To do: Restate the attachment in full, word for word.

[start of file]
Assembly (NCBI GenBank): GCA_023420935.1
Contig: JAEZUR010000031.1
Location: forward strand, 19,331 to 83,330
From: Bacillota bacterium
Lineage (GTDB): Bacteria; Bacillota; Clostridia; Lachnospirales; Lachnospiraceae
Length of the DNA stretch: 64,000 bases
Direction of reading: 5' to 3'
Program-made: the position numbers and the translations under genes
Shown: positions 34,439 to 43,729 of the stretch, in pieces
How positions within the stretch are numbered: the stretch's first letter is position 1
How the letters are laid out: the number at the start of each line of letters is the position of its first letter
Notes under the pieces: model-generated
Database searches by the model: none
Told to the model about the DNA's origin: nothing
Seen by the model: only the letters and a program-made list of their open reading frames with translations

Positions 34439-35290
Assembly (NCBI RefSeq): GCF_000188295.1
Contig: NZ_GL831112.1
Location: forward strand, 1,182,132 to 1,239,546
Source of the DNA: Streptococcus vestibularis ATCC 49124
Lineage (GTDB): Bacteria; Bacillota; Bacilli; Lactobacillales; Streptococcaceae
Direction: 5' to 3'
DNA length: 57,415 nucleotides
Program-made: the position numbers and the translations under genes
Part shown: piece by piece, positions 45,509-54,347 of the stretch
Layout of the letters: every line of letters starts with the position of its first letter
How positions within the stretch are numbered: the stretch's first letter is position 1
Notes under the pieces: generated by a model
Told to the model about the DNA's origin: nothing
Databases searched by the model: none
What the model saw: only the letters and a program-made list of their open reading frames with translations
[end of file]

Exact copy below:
Assembly (NCBI GenBank): GCA_023420935.1
Contig: JAEZUR010000031.1
Location: forward strand, 19,331 to 83,330
From: Bacillota bacterium
Lineage (GTDB): Bacteria; Bacillota; Clostridia; Lachnospirales; Lachnospiraceae
Length of the DNA stretch: 64,000 bases
Direction of reading: 5' to 3'
Program-made: the position numbers and the translations under genes
Shown: positions 34,439 to 43,729 of the stretch, in pieces
How positions within the stretch are numbered: the stretch's first letter is position 1
How the letters are laid out: the number at the start of each line of letters is the position of its first letter
Notes under the pieces: model-generated
Database searches by the model: none
Told to the model about the DNA's origin: nothing
Seen by the model: only the letters and a program-made list of their open reading frames with translations

Positions 34439-35290
Assembly (NCBI RefSeq): GCF_000188295.1
Contig: NZ_GL831112.1
Location: forward strand, 1,182,132 to 1,239,546
Source of the DNA: Streptococcus vestibularis ATCC 49124
Lineage (GTDB): Bacteria; Bacillota; Bacilli; Lactobacillales; Streptococcaceae
Direction: 5' to 3'
DNA length: 57,415 nucleotides
Program-made: the position numbers and the translations under genes
Part shown: piece by piece, positions 45,509-54,347 of the stretch
Layout of the letters: every line of letters starts with the position of its first letter
How positions within the stretch are numbered: the stretch's first letter is position 1
Notes under the pieces: generated by a model
Told to the model about the DNA's origin: nothing
Databases searched by the model: none
What the model saw: only the letters and a program-made list of their open reading frames with translations